Attorney: Human trafficking victim faces deportation 18 years after forced slavery

Human trafficking victim faces deportation 18 years later

CHARLOTTE, N.C. — A Charlotte attorney is working to keep a woman he said was forced into slavery in Charlotte from being deported from the United States.

Court documents filed in the federal case said the woman was brought to Charlotte at the age of 16 in 2002.

She was recruited for domestic work in the United States, and her father was reportedly promised that she would receive a salary, housing, food, clothing, would go to school and be given a valid work visa.

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Instead she was given a passport that was not in her name and a fraudulent visitor’s visa. She was forced to work 15-hour days, seven days a week. Six years later, she was able to escape.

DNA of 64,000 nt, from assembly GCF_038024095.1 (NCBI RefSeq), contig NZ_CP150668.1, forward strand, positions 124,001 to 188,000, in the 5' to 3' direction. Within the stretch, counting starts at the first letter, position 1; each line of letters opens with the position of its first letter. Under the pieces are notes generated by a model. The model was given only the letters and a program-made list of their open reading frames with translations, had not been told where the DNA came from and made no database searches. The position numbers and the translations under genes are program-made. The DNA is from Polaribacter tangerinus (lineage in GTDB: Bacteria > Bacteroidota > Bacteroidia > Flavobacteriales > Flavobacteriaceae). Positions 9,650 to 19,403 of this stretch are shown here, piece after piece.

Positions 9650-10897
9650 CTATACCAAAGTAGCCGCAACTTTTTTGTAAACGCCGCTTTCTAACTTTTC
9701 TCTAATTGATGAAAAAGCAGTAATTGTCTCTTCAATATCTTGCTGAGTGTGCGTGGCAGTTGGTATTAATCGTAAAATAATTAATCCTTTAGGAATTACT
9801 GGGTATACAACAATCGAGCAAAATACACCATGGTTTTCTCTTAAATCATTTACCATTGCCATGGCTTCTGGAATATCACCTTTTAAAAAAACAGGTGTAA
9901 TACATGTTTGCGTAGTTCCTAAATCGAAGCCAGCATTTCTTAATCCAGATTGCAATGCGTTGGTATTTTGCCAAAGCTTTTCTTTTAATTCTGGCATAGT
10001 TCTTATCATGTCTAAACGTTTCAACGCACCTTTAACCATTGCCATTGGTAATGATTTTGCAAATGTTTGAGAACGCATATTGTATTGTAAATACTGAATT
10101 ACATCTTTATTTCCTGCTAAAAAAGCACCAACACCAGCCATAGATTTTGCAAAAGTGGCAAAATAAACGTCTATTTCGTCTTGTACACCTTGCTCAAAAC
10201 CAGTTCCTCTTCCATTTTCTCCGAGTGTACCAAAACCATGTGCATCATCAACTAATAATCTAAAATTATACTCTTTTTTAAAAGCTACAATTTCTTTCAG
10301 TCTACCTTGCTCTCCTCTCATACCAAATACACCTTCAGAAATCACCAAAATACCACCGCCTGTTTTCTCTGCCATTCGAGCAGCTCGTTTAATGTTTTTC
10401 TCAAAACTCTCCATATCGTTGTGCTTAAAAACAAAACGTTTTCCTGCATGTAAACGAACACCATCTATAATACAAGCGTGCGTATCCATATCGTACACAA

“It’s happening more often than people think, especially in the Charlotte area,” said the woman’s attorney, P. Mercer Cauley of Cauley Forsyth Law Group

The woman in the case now has a family and recently went to the government seeking a T-Visa. It allows victims of severe trafficking to live, receive services and work legally in the United States for several years. However, the government said no.

Her attorney said officials alleged she was no longer in the United States due to trafficking.

“There is a visa that is available, and in this case the government said, ‘yes, you were trafficked, you were a victim, but because of this technicality -- and we’re changing the rule on you -- we’re not going to give you the visa,” Cauley said.

He said she is now facing deportation, and he wants a federal judge to stop it and review the visa request.

Channel 9 emailed the United States Citizenship and Immigration Services Office for comment. A spokesperson said, “USCIS will not release any information in cases like this due to privacy and confidentiality protections.”

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